Friday, December 07, 2012

New York Polyphony's “endBeginning" one of "Ten Notable Classical-Music Recordings of 2012"

So writes Alex Ross in his music column in The New Yorker:
Here ... is a selection of notable classical releases from 2012, which may be of assistance as you seek the perfect gift for your decadent niece who worships Wagner. A few audio and video samples are embedded. Two of the selections—the “Winterreise” and the Vivaldi—were, in fact, released at the end of 2011, but they reached my desk too late to make last year’s list.
The NYP blurb at that offers this description and partial playlist:
“endBeginning”: Works by Brumel, Crecquillon, Clemens non Papa, Josquin, Jackson Hill; New York Polyphony (BIS)
We're big fans of NYP, and have posted quite a few of their videos on this blog before. We're really happy for them, and think this is certainly a well-deserved honor.

Here's a rerun; this live recording (from a concert at the Church of the Ascension) is from Crequillon's Lamentations of Jeremiah, and I believe is one of the pieces on the CD  (although Amazon doesn't print the playlist, at least not on this page):

You can listen to more recordings at their website - and here's a nice video about the making of this CD.

Another blogger, cburrell at "All Manner of Thing," chooses "endBeginning" as a "Favorite of 2012," too, and writes:
New York Polyphony is a young, four man vocal ensemble hailing from the Big Apple. They had made a few impressive recordings prior to this one, distinguishing themselves for the smooth blend of their voices and their nuanced interpretations. All of that is again evident on endBeginning, and, together with BIS’s usual superb engineering, would be enough to recommend this disc. It almost comes as a bonus, therefore, to realize just how very interesting is the collection of music they have chosen to record. Most of it is Franco-Flemish polyphony from the sixteenth century, but much of it is rare: I had never before heard Antoine Brumel’s Missa pro defunctis, which includes the first known polyphonic setting of the Dies Irae, and I don’t believe Thomas Crecquillon’s Lamentations for Holy Week had ever been recorded before. The programme is rounded out by Gregorian chant from the Requiem Mass and several more famous motets on similar themes, such as Josquin’s Absalon fili mi, a setting of David’s lament on the death of his son, and Clemens non Papa’s Infelix ego, a setting of Savonarola’s meditation on Psalm 51 written as he awaited execution in Florence. It is all thematically a bit gloomy, I suppose, but gloom has rarely sounded this beautiful. The programme closes with a new piece written for New York Polyphony by Jackson Hill; Ma fin est mon commencement is described as a “fantasy” on Guillaume de Machaut’s motet of the same name, and it is an interesting piece, even if it doesn’t rise to the same level of inspiration as Machaut’s witty (because palindromic) original. Its inclusion here might have made more sense if Machaut’s piece has also been included, but placed last in the context of a programme meditating on death, it does make for a surprisingly hopeful conclusion. And it provides a sleek title for the disc too, which is surely convenient. Let’s listen to Josquin’s Absalon fili mi:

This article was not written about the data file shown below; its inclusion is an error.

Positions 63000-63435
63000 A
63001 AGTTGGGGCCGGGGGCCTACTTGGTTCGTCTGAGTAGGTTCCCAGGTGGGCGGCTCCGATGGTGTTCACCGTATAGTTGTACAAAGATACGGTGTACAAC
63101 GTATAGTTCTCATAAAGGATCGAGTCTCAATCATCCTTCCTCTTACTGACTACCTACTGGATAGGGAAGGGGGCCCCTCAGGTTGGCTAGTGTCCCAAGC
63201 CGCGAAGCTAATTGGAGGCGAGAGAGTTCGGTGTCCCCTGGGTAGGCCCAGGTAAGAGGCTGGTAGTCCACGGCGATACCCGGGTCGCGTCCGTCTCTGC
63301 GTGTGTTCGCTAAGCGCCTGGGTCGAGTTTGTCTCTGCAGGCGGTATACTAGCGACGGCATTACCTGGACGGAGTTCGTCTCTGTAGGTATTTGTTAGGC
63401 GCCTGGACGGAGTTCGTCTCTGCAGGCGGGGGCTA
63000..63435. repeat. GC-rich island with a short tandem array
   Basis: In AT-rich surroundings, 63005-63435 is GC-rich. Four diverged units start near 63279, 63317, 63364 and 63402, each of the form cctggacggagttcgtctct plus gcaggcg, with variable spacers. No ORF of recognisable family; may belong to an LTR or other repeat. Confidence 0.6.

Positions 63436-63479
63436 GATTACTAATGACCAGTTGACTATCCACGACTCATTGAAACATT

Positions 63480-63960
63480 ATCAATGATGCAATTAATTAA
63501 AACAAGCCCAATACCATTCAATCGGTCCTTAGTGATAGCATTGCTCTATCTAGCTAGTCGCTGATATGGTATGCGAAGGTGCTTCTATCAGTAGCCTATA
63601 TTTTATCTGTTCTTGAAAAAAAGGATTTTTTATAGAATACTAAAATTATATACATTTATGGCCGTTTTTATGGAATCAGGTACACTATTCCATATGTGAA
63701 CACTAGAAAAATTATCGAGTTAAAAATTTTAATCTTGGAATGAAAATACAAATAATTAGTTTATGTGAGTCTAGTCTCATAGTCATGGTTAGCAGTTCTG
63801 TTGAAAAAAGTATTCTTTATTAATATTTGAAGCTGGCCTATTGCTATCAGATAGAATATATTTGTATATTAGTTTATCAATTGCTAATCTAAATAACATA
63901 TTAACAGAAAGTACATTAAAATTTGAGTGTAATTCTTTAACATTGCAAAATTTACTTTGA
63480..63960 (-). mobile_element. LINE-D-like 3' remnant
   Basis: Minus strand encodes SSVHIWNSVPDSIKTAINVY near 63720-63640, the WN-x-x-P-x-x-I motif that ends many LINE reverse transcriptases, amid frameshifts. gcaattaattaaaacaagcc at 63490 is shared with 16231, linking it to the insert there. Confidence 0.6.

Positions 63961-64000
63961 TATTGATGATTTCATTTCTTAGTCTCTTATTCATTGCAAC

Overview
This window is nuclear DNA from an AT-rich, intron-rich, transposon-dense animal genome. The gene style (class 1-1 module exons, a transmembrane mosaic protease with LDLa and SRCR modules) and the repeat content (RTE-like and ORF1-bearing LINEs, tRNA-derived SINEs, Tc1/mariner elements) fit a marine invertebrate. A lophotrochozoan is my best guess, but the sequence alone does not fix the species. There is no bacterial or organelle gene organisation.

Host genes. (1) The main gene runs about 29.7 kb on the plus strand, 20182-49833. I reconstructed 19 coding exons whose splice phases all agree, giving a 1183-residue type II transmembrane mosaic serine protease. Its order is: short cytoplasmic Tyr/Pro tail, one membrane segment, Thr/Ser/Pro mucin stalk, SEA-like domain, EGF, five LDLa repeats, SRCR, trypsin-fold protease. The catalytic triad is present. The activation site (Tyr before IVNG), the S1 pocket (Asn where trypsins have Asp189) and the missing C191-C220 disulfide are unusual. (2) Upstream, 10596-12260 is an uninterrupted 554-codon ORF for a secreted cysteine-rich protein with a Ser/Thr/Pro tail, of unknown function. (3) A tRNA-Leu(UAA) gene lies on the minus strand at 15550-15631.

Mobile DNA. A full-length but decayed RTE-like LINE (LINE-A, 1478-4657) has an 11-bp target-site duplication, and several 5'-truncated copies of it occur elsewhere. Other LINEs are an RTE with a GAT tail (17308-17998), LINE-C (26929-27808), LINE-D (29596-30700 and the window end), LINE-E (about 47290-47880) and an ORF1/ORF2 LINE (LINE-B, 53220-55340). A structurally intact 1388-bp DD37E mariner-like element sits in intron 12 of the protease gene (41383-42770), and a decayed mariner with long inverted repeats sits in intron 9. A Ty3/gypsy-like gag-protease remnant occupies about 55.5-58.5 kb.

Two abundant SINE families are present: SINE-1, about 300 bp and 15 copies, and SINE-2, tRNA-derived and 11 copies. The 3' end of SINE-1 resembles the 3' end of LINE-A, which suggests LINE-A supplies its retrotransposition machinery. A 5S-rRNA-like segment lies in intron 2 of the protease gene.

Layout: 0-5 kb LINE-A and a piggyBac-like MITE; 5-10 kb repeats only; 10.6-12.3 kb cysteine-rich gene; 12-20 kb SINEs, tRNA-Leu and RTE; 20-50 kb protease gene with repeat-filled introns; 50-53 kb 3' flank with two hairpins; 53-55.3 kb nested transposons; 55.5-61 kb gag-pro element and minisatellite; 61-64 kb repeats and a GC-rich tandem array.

No comments:


Related Posts Plugin for WordPress, Blogger...